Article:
A:

The word "DRIP" is an acronym for "dividend reinvestment plan", but "DRIP" also happens to describe the way the plan works. With DRIPs, the dividends that an investor receives from a company go toward the purchase of more stock, making the investment in the company grow little by little.

The "dripping" of dividends is not limited to whole shares, which makes these plans somewhat unique. The corporation keeps detailed records of share ownership percentages. For example, if the TSJ Sports Conglomerate paid a $1 dividend on a stock that traded at $10, every time there was a dividend payment, investors with the DRIP plan would receive one-tenth of a share in the TSJ Sports Conglomerate. Another feature that makes DRIPs popular is that there are no commissions or brokerage fees involved because the investor deals directly with the company.

To learn more, see The Perks Of Dividend Reinvestment Plans.

RELATED FAQS
  1. What effect does a company's dividend reinvestment plan have on its stock price? ...

    When a dividend is received, an investor has two options: to keep the proceeds in a bank account or reinvest them. For the ... Read Answer >>
  2. How can I purchase stocks directly from a company?

    There are a few circumstances in which a person can buy stock directly from a company. The following is meant to cover some ... Read Answer >>
  3. Is a Canadian resident allowed to participate in a direct stock purchase plan from ...

    There is no law that prevents Canadians from participating in direct stock purchase plans offered by U.S. companies. There ... Read Answer >>
  4. How are dividends usually paid out?

    Discover the two compensation methods commonly used by companies and mutual funds to make dividend payments on equity investments. Read Answer >>
  5. What's the smallest number of shares of stock that I can buy?

    The answer to this question is not as straightforward as it seems. Many people would say that the smallest number of shares ... Read Answer >>
  6. If I reinvest my dividends, are they still taxable?

    If you choose to reinvest your dividends, you still have to pay taxes as though you actually received the cash. However, ... Read Answer >>
Related Articles
  1. Investing

    The Perks Of Dividend Reinvestment Plans

    These plans offer shareholders a way to directly invest in some of the top companies without the commissions.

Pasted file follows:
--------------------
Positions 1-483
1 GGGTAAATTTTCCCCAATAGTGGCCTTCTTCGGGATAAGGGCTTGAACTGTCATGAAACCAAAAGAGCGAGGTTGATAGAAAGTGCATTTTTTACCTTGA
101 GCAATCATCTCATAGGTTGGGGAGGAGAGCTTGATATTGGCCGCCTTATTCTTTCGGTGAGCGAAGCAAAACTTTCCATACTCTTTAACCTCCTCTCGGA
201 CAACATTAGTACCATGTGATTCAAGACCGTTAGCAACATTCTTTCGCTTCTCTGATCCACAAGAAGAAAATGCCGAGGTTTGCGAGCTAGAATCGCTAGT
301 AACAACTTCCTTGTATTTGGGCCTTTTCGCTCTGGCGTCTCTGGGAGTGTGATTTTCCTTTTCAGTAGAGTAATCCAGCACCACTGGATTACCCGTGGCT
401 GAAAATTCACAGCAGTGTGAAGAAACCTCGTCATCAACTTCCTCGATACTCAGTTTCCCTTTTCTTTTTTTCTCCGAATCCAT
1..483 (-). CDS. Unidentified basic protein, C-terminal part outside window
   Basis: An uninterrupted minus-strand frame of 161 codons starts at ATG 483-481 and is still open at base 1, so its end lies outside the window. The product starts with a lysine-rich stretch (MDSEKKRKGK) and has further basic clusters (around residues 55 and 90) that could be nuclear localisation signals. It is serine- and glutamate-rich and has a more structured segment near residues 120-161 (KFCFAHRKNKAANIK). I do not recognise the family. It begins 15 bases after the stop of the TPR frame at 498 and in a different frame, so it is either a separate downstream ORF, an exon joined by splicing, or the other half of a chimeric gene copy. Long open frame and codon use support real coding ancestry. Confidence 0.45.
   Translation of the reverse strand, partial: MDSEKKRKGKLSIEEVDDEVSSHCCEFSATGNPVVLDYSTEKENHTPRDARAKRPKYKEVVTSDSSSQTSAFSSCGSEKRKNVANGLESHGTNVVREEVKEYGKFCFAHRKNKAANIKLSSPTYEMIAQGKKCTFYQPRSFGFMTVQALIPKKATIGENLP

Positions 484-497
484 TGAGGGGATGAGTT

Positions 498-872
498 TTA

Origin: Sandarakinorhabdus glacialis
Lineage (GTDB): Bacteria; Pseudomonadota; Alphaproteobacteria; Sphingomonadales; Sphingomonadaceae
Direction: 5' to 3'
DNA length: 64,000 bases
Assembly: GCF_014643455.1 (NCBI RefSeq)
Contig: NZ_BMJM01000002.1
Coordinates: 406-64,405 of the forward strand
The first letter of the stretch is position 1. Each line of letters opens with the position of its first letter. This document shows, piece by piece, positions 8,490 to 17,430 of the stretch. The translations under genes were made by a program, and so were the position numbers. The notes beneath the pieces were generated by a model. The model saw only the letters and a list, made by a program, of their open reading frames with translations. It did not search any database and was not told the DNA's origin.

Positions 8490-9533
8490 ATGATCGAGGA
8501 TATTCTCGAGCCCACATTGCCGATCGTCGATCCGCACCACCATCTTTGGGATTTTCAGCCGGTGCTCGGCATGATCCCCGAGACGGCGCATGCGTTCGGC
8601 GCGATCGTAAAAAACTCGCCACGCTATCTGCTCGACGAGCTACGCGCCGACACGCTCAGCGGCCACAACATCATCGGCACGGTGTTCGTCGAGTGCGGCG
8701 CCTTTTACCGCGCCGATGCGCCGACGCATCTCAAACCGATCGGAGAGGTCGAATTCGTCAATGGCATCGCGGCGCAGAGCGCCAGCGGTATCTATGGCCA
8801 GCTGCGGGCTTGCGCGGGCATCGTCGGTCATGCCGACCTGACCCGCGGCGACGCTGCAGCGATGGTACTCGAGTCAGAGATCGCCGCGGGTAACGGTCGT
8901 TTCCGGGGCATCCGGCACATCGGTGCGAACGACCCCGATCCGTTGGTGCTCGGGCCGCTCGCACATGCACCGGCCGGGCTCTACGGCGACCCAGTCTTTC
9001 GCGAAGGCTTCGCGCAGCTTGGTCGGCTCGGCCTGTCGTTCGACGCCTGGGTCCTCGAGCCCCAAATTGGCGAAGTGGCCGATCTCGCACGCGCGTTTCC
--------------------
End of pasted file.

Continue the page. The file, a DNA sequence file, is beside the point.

2. Investing

    How Does a Dividend Reinvestment Plan Work?

    A dividend reinvestment plan allows investors to use their dividends to purchase more shares of the corporation’s stock, rather than receiving payment.
  3. Investing

    5 Ways to Lose Money With a Dividend Reinvestment Plan

    Enrolling in a dividend reinvestment plan can backfire if you're not using it wisely, costing you money in the process.
  4. Investing

    How Dividend Reinvestment Grows Your Money Faster

    Dividend reinvestment is a smart strategy for growing your investments faster over the long term, but it’s not a get-rich-quick proposition.
  5. Investing

    How to Reinvest Dividends from ETFs

    Learn about reinvesting ETF dividends, including the benefits and drawbacks of dividend reinvestment plans (DRIPs) and manual reinvestment.
  6. Retirement

    Should Retirees Reinvest Their Dividends?

    Find out why dividend reinvestment may or may not be the right choice for retirees, depending on their financial needs and investment goals.
  7. Managing Wealth

    Are You Too Young To Care About Dividends?

    Find out why it's never too early to begin thinking about dividends and how dividend-bearing stocks and funds can grow your investment account effortlessly.
  8. Retirement

    6 Stocks Retirees Should Consider in 2016 (JNJ,RAI,MSFT,SYY,GIS)

    These stocks don't just pay relatively generous dividends. They're also likely to be able, like Leonardo di Caprio, to survive the claws of a bear market.
RELATED TERMS
  1. Dividend Reinvestment Plan - DRIP

    A plan offered by a corporation that allows investors to reinvest ...
  2. Drip Pricing

    A pricing technique in which only part of a product or service’s ...
  3. Distribution Reinvestment

    A process whereby the distribution from a limited partnership, ...
  4. Drip Feed

    1. The process of investing on an ongoing basis in a small but ...
  5. Systematic Investment Plan - SIP

    This is a plan where investors make regular, equal payments into ...
  6. Dividend

    A distribution of a portion of a company's earnings, decided ...
Hot Definitions
  1. SEC Form 13F

    A filing with the Securities and Exchange Commission (SEC), also known as the Information Required of Institutional Investment ...
  2. Quantitative Easing

    An unconventional monetary policy in which a central bank purchases private sector financial assets in order to lower interest ...
  3. Risk Averse

    A description of an investor who, when faced with two investments with a similar expected return (but different risks), will ...
  4. Indirect Tax

    A tax that increases the price of a good so that consumers are actually paying the tax by paying more for the products. An ...
  5. Zero-Sum Game

    A situation in which one person’s gain is equivalent to another’s loss, so that the net change in wealth or benefit is zero. ...
  6. Beta

    Beta is a measure of the volatility, or systematic risk, of a security or a portfolio in comparison to the market as a whole. ...
Trading Center